One of the things that I most value and appreciate about The University of Texas at Austin is the degree to which the institution and its leadership emphasize the importance of both research and teaching for faculty. I’ve been to the last few orientations for new faculty on campus, and every time the message is clear about the value of bringing research into the classroom and the benefits that can come from students working on research. This is why “teacher-scholar” is a popular term on our campus.
As I think about the Center for Health Communication (CHC), it truly serves as a model for how faculty on our campus can thrive as both productive scholars while also excelling in the classroom and advising graduate students. We have leading experts in many areas of health communication, and our affiliates have been recognized repeatedly on our campus with a variety of teaching awards.
A good example of this teacher-scholar model comes in the form of recently published article in the journal Communication Education. In “Health communication: a future direction for instructional communication research,” lead author CHC Associate Director Erin Donovan – along with four other CHC faculty affiliates from both the Moody College of Communication and Dell Medical School – makes the case for health communication as an ideal context for advancing research into communication education. There are a variety of reasons this is the case, not the least of which is that improved health communication education in many contexts could lead to tangible improvements in the health of patients and populations.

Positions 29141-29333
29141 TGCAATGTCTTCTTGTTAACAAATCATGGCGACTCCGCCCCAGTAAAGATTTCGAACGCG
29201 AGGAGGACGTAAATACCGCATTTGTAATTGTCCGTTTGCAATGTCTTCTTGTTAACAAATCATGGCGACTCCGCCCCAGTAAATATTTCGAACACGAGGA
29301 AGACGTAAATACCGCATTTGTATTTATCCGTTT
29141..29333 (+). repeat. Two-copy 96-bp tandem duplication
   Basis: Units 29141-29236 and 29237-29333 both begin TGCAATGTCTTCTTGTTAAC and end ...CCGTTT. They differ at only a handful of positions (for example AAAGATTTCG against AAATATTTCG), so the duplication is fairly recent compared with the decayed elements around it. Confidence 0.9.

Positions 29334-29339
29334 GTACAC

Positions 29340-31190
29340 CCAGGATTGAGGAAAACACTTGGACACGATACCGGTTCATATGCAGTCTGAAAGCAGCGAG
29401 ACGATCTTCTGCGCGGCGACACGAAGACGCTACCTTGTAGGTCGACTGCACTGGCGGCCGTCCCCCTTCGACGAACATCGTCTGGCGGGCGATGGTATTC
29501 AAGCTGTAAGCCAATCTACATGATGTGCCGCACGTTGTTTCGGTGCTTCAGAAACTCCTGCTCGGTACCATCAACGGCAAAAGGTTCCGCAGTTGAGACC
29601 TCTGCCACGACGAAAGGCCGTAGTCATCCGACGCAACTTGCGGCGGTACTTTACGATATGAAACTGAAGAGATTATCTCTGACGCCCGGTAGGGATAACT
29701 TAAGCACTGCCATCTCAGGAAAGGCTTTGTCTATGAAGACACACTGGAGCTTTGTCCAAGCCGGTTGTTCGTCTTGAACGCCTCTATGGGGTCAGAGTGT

The fall semester is kicking off right now, which means CHC faculty are launching new research projects and starting new classes on a variety of communication topics. I’m proud of the work our affiliates do in their research but also the classroom, serving as examples of how teacher-scholars can bring together the best of research and education to the benefit of both.